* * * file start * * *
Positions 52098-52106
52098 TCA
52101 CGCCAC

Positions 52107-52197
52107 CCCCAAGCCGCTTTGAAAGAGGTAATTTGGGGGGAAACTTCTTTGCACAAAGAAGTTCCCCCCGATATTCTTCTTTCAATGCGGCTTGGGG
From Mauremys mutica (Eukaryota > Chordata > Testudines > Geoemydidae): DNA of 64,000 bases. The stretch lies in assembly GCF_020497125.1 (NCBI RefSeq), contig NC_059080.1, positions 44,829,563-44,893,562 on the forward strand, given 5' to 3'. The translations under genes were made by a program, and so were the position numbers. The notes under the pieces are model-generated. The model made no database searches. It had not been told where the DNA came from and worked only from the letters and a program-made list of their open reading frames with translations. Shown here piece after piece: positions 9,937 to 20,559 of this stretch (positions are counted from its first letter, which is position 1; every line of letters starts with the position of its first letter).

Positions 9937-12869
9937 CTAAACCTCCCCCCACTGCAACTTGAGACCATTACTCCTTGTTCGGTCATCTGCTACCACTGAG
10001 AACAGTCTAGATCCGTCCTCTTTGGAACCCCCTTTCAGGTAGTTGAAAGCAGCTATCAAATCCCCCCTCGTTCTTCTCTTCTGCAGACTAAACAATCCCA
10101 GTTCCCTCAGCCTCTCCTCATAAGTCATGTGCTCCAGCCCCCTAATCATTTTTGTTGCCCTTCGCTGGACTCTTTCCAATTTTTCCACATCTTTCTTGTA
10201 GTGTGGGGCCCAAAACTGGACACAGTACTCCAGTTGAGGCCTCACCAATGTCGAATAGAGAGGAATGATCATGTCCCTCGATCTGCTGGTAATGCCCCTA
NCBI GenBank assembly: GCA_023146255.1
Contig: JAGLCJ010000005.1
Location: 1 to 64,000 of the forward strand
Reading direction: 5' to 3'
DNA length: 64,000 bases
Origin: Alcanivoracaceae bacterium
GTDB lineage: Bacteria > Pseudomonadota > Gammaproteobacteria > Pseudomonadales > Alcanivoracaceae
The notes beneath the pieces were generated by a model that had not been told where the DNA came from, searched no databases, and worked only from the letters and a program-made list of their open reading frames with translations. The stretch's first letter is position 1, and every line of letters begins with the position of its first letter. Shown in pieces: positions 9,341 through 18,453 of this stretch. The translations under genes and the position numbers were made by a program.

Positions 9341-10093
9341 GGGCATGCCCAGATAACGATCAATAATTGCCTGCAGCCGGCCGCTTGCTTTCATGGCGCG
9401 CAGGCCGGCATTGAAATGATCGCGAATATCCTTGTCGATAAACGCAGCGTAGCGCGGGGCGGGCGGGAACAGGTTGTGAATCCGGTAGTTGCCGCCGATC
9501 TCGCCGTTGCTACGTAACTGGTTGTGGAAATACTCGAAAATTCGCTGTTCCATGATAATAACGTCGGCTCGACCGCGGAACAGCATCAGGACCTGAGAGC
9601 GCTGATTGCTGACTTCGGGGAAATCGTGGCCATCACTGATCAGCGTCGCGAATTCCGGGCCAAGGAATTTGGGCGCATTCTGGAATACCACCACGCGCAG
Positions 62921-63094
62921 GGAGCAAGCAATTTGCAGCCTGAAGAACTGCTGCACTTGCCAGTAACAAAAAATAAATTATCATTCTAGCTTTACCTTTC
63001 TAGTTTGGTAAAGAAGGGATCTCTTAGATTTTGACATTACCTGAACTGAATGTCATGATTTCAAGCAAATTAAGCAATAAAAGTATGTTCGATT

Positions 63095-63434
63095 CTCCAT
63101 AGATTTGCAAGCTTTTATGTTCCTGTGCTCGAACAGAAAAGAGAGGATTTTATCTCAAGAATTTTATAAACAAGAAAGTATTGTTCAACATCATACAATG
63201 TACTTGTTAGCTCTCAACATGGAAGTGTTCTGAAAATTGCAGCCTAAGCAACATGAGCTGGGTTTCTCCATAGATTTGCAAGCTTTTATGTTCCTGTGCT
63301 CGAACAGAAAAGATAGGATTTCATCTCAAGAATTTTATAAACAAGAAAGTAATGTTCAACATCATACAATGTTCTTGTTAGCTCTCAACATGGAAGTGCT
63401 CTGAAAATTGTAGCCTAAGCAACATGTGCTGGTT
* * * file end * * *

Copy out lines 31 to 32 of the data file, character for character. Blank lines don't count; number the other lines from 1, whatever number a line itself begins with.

63201 TACTTGTTAGCTCTCAACATGGAAGTGTTCTGAAAATTGCAGCCTAAGCAACATGAGCTGGGTTTCTCCATAGATTTGCAAGCTTTTATGTTCCTGTGCT
63301 CGAACAGAAAAGATAGGATTTCATCTCAAGAATTTTATAAACAAGAAAGTAATGTTCAACATCATACAATGTTCTTGTTAGCTCTCAACATGGAAGTGCT